Wisdom of Sindh – Page Four

Sindhis were sensible enough to realize that too much money does not automatically buy them happiness.  Hence they claimed:

Uho sone hi ghoryo, Jo kana chhiney

Which implies that, those golden earrings are not worthy of possession if they are too heavy and tear your ears. Yet Sindhis believed that wealth was an important requisite to happiness. Hence they stated:

Naarey binaa nar vegaano

Which means that without money man feels alone and dejected.

Sindhis observed that being depressed unhappy and worried is like a disease. Hence they stated:

Khushee jairee khuraak koney, gantee jairo marz koney

Which means that there is no nourishment like joy, and no disease is worse than worry.

In the next proverb Sindhis as a matter of fact compared worry to death. They stated:

Chintaa chikhyaa samaan

Then how does one get peace and joy? Sindhis advised:

Vandey viraayey sukh paaye

Which means that sharing what one has with ones brethren , gives happiness. Sindhis believed that if someone gives one something for safe-keeping, one must honorably return it when the time came. Hence they stated:

Amaanat mein khyaanat na kajey

Sindhis believed that those who are honest will never want even though they may be cheated. Hence they claimed:

Baanee saayee jee saayee, Gaayee bukhyey jo bukhyo

Which literally means that the grass of an honest person will remain green, no matter how many people continue to partake of it, and remain ungratified.

The entrance and exit of money, prestige, possessions are stages that come at different times into everyone’s life. Hence Sindhis urged not to criticize others as one never knows when ones turn will come. They said:

Aj hamaan, Subhaaney tamaan

Which literally means, today I suffer, tomorrow you might be the sufferer.

People have a way of noticing how much money comes into the house, but they generally never keep count of how much goes into expenditure. Hence the saying:

Eendo sabko disey, vendo disey kon

What happens when wealth bids adieu? Sometimes it takes your good qualities with it. Hence the saying:

Lachmi vaney ta lachhan bi vanan

.What happens what God is unhappy with you? According to the Sindhis, you lose you good sense. Hence the saying:

Allah rusey mat khasey

Must one be dejected when bad days are around? Not at all! Sindhis believed that when one door closes, another hundred open. Hence the saying:

Hikree latey sau patey

Sindhis believed that one must be sensible before embarking on a tricky mission. Hence they urged one to adopt a course which would make one achieve ones goal, without stepping on anyone else’s  happiness. They said:

Ehro kam kajey, Jo laal labhey, Ain preet bhee rehjee achey

Which means: Let us act in such a manner that we find the sought for gem and we continue to retain the friendship.

The following proverb urges one not to take up too many tasks at one time as it would spoil ones endeavors. About such people Sindhis observed:

Uhey hath roti mein, Uhey hath choti mein

Which means that people who take up too many tasks at one time, are like those who use the same hands to knead dough, and the same hands to plait their hair.

The latter proverb implies that if one performs these two tasks at the same time, then ones food would not get hygienically prepared, and ones hair would get soiled.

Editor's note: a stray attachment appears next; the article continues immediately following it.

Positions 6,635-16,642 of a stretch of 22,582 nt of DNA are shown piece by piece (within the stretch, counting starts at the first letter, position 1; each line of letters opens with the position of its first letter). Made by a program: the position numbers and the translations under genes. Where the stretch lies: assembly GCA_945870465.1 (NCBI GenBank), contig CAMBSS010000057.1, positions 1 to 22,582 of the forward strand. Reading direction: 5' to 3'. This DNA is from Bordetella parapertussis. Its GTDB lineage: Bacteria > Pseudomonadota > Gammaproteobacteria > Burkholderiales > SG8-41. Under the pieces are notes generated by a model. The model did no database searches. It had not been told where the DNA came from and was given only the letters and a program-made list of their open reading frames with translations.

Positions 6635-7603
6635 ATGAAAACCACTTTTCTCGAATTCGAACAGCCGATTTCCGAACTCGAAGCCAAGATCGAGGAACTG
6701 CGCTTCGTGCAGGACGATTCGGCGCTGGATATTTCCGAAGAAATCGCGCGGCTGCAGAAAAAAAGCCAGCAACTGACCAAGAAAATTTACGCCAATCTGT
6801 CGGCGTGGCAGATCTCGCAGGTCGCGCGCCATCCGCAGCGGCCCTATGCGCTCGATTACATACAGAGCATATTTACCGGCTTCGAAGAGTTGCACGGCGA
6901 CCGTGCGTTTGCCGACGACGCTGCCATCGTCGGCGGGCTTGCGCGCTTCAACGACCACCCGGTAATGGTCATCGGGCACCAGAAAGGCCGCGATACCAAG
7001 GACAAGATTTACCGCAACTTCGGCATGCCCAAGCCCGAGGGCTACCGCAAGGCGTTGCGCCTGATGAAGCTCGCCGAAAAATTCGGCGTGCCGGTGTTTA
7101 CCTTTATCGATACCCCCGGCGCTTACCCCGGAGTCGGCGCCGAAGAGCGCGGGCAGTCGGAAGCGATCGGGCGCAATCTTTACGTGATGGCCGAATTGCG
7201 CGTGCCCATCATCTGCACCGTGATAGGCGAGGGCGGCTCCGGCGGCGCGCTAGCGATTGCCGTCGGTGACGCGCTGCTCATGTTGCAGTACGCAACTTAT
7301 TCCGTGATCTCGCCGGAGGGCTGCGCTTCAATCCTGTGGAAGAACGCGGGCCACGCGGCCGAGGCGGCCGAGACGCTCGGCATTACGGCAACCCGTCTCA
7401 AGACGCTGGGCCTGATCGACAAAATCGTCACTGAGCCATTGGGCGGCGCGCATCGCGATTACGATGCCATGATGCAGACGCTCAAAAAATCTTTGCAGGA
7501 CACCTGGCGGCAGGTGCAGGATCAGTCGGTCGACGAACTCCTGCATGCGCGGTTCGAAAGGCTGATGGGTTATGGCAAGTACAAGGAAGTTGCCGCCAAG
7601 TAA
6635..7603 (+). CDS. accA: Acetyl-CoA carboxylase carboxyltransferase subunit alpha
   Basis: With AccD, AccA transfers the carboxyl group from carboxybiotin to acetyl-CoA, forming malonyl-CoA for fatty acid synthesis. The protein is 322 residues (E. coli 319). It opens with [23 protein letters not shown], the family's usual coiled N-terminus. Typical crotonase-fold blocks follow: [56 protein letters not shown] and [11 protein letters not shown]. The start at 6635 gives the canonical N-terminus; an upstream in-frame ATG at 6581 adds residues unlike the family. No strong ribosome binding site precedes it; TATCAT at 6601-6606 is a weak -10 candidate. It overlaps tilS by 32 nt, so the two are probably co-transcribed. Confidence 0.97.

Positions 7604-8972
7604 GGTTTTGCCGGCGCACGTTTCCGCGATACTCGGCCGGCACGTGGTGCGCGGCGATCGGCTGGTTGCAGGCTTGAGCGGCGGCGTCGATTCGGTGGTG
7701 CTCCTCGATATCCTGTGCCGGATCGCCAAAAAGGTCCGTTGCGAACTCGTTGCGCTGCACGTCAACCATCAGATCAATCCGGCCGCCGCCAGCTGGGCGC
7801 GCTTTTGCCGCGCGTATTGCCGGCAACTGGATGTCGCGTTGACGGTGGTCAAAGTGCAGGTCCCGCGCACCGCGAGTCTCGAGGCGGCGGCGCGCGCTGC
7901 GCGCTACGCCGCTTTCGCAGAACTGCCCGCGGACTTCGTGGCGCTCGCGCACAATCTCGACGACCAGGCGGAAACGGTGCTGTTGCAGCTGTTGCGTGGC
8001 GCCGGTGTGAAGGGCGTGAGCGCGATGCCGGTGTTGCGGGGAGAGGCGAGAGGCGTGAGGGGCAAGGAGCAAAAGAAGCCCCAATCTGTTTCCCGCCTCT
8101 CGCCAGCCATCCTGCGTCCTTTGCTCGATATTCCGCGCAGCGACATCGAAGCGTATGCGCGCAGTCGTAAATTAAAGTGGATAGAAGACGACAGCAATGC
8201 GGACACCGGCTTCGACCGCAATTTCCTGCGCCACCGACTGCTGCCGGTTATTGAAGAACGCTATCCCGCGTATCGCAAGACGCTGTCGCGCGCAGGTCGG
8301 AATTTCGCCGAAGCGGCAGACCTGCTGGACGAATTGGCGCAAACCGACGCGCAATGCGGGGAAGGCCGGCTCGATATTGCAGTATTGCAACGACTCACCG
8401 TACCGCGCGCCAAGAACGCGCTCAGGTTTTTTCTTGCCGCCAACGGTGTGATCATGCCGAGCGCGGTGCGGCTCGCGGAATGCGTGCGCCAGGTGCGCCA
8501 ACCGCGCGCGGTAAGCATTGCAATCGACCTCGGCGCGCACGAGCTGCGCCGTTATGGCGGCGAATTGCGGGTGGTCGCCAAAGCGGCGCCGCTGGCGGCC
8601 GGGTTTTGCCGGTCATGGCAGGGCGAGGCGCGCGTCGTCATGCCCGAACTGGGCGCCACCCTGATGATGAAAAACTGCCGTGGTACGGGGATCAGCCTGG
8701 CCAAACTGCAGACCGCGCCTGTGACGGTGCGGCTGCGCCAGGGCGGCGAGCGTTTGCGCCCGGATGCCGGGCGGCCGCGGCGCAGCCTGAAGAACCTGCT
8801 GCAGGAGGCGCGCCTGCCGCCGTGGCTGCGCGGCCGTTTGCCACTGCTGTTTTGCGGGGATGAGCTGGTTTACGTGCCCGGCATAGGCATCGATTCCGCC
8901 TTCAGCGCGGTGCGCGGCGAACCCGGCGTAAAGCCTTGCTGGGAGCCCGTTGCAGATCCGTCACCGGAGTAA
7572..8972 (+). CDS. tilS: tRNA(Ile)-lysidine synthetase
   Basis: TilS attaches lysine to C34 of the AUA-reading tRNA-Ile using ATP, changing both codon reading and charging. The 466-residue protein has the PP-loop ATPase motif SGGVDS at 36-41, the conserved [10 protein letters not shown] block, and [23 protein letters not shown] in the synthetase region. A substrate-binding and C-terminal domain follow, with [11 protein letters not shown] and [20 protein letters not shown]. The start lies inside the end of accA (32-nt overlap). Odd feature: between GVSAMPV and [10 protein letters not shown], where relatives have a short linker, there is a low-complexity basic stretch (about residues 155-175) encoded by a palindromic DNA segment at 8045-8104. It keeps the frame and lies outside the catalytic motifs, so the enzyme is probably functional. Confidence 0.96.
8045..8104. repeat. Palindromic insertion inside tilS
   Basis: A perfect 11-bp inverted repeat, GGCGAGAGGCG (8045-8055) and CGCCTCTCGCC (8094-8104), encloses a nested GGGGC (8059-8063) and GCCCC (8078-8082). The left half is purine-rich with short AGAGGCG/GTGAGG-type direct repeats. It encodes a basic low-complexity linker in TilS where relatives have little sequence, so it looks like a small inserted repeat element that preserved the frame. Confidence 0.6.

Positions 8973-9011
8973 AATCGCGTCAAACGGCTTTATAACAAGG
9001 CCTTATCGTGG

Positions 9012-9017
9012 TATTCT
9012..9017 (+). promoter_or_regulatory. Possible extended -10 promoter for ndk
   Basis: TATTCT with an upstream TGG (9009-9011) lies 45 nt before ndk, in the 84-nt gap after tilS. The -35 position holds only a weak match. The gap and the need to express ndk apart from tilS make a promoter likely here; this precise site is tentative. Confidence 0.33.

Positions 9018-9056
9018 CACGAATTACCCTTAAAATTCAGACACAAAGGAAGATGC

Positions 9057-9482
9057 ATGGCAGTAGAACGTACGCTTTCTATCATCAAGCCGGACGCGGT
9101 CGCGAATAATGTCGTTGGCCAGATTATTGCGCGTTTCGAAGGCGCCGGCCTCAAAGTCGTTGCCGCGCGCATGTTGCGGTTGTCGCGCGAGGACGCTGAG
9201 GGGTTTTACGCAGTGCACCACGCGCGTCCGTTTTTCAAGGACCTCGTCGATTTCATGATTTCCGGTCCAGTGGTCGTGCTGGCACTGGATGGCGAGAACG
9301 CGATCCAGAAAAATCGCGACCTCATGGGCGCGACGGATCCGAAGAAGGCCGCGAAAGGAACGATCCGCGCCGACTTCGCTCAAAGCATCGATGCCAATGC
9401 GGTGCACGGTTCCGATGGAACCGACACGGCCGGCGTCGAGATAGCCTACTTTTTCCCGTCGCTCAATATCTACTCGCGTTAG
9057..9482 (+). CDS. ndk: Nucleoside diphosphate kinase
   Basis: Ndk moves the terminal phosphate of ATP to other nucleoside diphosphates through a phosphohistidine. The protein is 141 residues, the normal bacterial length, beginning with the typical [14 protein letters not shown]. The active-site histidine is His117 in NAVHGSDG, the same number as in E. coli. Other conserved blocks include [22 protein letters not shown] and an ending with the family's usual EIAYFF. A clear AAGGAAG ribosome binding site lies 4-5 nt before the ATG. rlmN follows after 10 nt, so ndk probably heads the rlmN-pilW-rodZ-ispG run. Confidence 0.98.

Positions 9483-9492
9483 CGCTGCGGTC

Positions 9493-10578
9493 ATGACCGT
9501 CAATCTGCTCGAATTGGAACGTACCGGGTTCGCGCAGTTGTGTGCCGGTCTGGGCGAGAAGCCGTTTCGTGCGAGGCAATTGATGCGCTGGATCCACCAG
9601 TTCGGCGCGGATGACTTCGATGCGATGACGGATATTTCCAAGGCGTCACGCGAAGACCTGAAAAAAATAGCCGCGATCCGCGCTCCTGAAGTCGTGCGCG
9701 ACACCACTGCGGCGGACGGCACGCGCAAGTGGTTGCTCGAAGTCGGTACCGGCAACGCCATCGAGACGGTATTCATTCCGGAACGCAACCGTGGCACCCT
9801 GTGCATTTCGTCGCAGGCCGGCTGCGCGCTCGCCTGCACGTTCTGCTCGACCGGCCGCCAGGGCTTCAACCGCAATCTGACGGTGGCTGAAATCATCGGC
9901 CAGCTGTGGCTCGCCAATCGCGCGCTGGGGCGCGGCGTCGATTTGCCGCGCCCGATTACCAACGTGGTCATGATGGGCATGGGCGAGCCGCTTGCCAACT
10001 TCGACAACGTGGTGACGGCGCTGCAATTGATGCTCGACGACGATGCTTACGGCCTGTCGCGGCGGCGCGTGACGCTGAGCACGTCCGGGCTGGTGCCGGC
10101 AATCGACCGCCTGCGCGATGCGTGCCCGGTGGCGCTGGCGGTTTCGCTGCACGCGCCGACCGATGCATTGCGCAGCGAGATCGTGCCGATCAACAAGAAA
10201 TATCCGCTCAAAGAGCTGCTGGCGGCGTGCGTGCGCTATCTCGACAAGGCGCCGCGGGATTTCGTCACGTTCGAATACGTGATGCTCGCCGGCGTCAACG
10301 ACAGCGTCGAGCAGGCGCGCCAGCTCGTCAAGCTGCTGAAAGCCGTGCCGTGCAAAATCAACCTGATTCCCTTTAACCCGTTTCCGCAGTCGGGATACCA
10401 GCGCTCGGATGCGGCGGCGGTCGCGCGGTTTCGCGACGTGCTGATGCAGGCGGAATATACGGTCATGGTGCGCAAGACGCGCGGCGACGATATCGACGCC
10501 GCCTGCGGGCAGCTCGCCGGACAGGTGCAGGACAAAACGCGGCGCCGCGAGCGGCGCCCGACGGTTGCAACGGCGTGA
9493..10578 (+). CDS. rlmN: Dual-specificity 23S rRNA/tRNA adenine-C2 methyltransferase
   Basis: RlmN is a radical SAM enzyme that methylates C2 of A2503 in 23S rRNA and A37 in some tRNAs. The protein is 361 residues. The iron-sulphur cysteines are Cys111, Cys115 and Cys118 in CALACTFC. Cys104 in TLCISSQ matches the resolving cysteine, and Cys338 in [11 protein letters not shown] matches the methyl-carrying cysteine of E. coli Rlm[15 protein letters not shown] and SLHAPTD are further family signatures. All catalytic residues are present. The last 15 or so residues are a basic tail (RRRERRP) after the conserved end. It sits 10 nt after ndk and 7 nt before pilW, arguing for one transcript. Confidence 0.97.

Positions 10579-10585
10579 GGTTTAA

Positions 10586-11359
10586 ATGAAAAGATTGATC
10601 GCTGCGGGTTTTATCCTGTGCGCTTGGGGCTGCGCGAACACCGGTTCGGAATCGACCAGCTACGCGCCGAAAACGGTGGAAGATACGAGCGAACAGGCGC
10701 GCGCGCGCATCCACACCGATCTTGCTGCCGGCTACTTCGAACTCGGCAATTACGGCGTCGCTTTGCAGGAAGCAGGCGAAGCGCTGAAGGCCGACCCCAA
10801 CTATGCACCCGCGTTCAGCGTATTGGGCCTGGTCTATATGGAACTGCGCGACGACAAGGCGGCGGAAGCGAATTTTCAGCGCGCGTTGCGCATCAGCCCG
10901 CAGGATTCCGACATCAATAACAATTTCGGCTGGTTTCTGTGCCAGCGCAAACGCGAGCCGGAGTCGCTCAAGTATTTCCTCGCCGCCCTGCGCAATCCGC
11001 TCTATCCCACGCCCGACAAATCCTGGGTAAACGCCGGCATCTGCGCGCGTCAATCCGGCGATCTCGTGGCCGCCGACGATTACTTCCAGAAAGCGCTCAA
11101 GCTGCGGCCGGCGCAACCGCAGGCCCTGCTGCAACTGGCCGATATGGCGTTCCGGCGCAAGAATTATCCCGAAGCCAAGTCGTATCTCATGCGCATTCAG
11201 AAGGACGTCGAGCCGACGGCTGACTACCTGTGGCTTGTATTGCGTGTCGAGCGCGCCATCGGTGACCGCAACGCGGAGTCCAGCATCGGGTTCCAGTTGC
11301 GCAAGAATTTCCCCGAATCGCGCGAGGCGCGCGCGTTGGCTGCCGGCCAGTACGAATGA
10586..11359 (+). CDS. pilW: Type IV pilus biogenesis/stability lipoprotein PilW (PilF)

The following proverb, though it may sound similar has a different meaning altogether.

Uheyee  hatha neer mein, Uheyee hatha kheer mein

It literally states that the same hands that are immersed in the water (tears) are also immersed in the milk. The implied meaning of this proverb is that at times life doles out two tasks at the same time. One provides pain, and the other gives joy.

Sindhis believed that you should do what you have to do as soon as possible. They stated:

Turt daan, Maha kalyaan


Turt kam maha punya

Which means that if you execute your duty promptly, it is equivalent to performing a good deed.

Sindhis believed that it was the tongue, or unkind words which caused the most harm,  they not only hurt the ones that the harsh language was meant for but also  the one who uttered them. Sindhis stated:

Uhaayee zibaan ussa mein vyaarey, Uhaayee zibaan chhaaon mein vyaarey

Which literally means that the same tongue makes you sit under the sun and it is the same tongue that makes you sit in the shade.

Sindhis urged one never to harm the down-trodden, as God would take up their cause and take revenge for the harm done to the poor. Hence the saying:

Aah gareebaa kair khudaayee

Which literally means that if the down trodden cry in pain for the harm inflicted upon them, then God Himself takes revenge.

Sindhis believed that :

Un-herya na her, mataan hirani, Heryaan na pher mataan phiranee

This proverb states that one should not get someone used to constant favors done out of goodwill, because when you stop doing them the benefaction, they might turn against one.

Alternately Sindhis stated:

Sakhi khaan shoom bhalo, Jo turt dyey javaab

Which means that he is better, who promptly says “No” to a proposition, rather than the one who says “Yes” to proposals, and then goes on to resent the same.

There are people who do favors unto you, but hurt you by constantly reminding you, and/or being nasty to you. To such people Sindhis advise:

Na dijey na dukhoyjey

Which literally means “Do not give, if you must hurt the person later.”

It is ever so difficult to please everyone all the time. And to top it, to please oneself seems to be, even a more monumental task. There is no argument to the statement that if one is happy, the world seems a great place to live in. Hence;

Jeeyu khush ta jahaan khush

Which literally means that if one is happy, the world is a cheerful place to live in.

Page One
Page Two
Page Three
Page Four
Page Five
Page Six